I’m a fan of Pothecary gin, so when they announced their new Trinity Blend, I was excited to give it a try (thank you to Martin for kindly sending me a bottle). I’ve written about their British blended gin here, and tried their Thai blend (which is delicious) at Junipalooza. So, what makes the Trinity blend different? This gin was created as a rebellion; a rebellion against all that is wrong with gin, the pink gins, the glittery gins, the liqueurs masquerading as gins, the list goes on. Instead, they use just three botanicals: juniper, coriander, and bergamot. I am a BIG fan of bergamot, if you are too I’d recommend trying Italicus which is delicious with prosecco. I digress. So, a brand I like and three flavours I love – plus a hike up to 49% ABV AND it’s still organic. So, how does it taste?
If you have a TV, you’ll have seen Lidl’s adverts doing the whole “You can buy X from Tesco for £Y, or you can come to Lidl and buy A, B, C, D and E for less than £Y”. One of those adverts features their own brand gin, Hortus. Developed with Kevin Love, a Michelin-starred chef (and prodige of Heston Blumenthal), Hortus ranked higher than big brands Gordon’s and Thomas Dakin in a blind taste test run by Good Housekeeping Institute (coming 7th overall) and winning a silver medal at the ISC 2016. They use botanicals such as lavender, lemon verbena, rosemary and cubeb in their London Dry gin, as well as producing some limited edition seasonal variations. For most people, craft gin comes at a price too high to drink all the time, so if this really tastes as good as some craft gins but for a fraction of the cost, this could be why it is proving so popular with gin drinkers.
It’s my favourite time of the month again – it’s a Craft Gin Club delivery! This month we received a special edition of One Gin which features the sage we know and love from their original gin, but with the addition of russet apples, along with a host of goodies including Lixir tonics, Gusto ginger and chipotle, cucumber Dash water, lemon and juniper Divine chocolate, and a bag of Chika’s chilli and lime nuts. If we were playing Only Connect and these were the clues, the connecting factor would be “ethical and organic brands” (ok, Victoria Coren Mitchell would phrase it better). One gin works with charity partner The One Foundation who pledged to raise £20 million for clean water projects by 2020 – to date they have already raised a staggering £19.3 million. A bottle of One gin gives 10% of its profits to the charity which currently works in Kenya, Malawi, Ghana and Rwanda and features botanicals such as juniper (obviously), cassia bark, nutmeg, lemon peel, and sweet and bitter orange peels alongside the fresh sage and russet apples that give this gin its name. Bottled at 43%, it has a kick to it and they say it tastes fresh and crisp.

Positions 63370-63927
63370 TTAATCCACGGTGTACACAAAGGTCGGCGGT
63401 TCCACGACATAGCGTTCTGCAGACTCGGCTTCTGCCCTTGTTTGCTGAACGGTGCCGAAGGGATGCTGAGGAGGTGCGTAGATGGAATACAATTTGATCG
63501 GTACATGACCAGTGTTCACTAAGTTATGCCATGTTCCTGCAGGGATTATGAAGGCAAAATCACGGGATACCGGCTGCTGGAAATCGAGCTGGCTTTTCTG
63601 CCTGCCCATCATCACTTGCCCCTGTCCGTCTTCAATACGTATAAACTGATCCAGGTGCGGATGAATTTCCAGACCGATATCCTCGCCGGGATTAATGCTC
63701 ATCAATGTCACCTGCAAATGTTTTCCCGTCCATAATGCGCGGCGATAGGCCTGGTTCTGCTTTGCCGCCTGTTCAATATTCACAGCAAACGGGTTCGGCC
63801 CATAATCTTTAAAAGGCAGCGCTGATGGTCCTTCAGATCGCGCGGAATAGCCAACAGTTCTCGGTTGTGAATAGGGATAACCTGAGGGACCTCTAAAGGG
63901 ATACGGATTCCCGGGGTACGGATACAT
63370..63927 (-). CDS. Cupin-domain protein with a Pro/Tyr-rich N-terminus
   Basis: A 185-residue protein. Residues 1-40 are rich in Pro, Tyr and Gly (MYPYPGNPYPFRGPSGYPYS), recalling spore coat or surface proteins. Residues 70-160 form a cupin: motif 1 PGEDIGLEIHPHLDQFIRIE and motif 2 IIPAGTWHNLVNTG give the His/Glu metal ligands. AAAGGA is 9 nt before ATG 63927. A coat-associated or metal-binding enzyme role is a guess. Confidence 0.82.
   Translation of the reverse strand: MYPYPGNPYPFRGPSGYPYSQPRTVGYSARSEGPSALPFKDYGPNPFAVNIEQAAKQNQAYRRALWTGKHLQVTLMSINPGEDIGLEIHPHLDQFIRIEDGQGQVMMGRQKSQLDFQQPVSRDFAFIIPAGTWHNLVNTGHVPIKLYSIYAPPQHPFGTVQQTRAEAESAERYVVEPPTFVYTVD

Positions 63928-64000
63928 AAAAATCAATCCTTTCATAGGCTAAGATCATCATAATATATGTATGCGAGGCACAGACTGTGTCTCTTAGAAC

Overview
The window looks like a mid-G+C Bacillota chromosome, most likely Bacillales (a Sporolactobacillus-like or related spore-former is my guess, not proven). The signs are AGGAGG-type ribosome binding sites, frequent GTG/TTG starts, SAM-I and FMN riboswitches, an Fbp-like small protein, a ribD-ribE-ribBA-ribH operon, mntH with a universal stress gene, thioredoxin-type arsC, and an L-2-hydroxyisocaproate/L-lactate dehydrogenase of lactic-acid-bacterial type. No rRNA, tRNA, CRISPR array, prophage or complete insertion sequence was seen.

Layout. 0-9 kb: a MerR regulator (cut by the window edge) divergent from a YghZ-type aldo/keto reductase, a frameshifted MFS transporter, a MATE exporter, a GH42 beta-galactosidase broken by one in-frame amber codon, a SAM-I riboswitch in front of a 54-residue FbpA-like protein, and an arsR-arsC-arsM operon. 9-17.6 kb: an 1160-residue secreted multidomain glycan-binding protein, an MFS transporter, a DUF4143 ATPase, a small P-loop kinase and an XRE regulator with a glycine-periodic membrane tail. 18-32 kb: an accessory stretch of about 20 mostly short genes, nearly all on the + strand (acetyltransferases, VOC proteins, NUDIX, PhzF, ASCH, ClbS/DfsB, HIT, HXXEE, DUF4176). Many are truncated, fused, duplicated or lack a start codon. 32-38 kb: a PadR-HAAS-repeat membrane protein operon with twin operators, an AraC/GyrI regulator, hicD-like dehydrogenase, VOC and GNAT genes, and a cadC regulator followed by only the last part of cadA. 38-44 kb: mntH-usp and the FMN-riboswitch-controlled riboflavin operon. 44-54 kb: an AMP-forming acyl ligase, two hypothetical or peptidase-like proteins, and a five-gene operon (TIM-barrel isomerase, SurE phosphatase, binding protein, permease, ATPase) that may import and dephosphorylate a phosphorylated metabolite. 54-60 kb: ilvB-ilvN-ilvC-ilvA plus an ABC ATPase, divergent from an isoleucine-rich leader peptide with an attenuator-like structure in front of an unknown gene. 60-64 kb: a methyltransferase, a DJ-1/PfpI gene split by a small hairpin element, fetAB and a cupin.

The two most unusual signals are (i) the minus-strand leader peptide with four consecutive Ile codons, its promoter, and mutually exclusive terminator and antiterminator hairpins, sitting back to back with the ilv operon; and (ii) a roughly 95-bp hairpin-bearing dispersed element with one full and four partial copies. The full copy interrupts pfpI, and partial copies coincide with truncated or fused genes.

Heads up, this is another bottle that I adore. A ceramic bottle is massively underused (admittedly, it’s a cost thing) but Gutsy Monkey keep it simple and allow the bottle to draw you in. The team at Gin Kitchen have four spirits in their range: the Blushing Monkey uses black grapes to add a hint of pink to the gin; the Eternal Absinthe uses rose petals; and the Dancing Dragontail mixes aromatic green cardamom with pink grapefruit. Today however we are drinking their Winter Gin which mixes juniper with fresh lime zest, ginger and thyme, before adding some warmth from allspice, black pepper and cumin. Coming in at 48% ABV, I’m imaging this packs quite the punch.
An Australian distillery founded by four friends – no it’s not Four Pillars, it’s Animus Distillery. Founded in 2015 in their garage, they soon expanded into their rural property in Central Victoria (about an hour from Melbourne). Their grain spirit is triple filtered through a custom made gravity-fed carbon filter before being vapour distilled – in fact many of their botanicals are grown on their farm. They are another brand with a big focus on sustainability, they reuse their botanicals as fertiliser and use recyclable materials in their packaging. They currently have four gins in their range: Abrosian gin with a South East Asian influences of mandarin, kaffir lime, galangal and ginger; Arboretum gin which utilises estate grown herbs lemon thyme, rosemary and native bush tomato; Davidsonia gin which is their take on a British sloe gin using a tropical sour plum with is steeped in their Macedon gin for a number of months. Speaking of the Macedon gin, that’s what we are trying today which is a London dry style using lemon myrtle and mountain pepper berry alongside juniper, cardamom, cloves, cinnamon, star anise and rosemary amongst many others.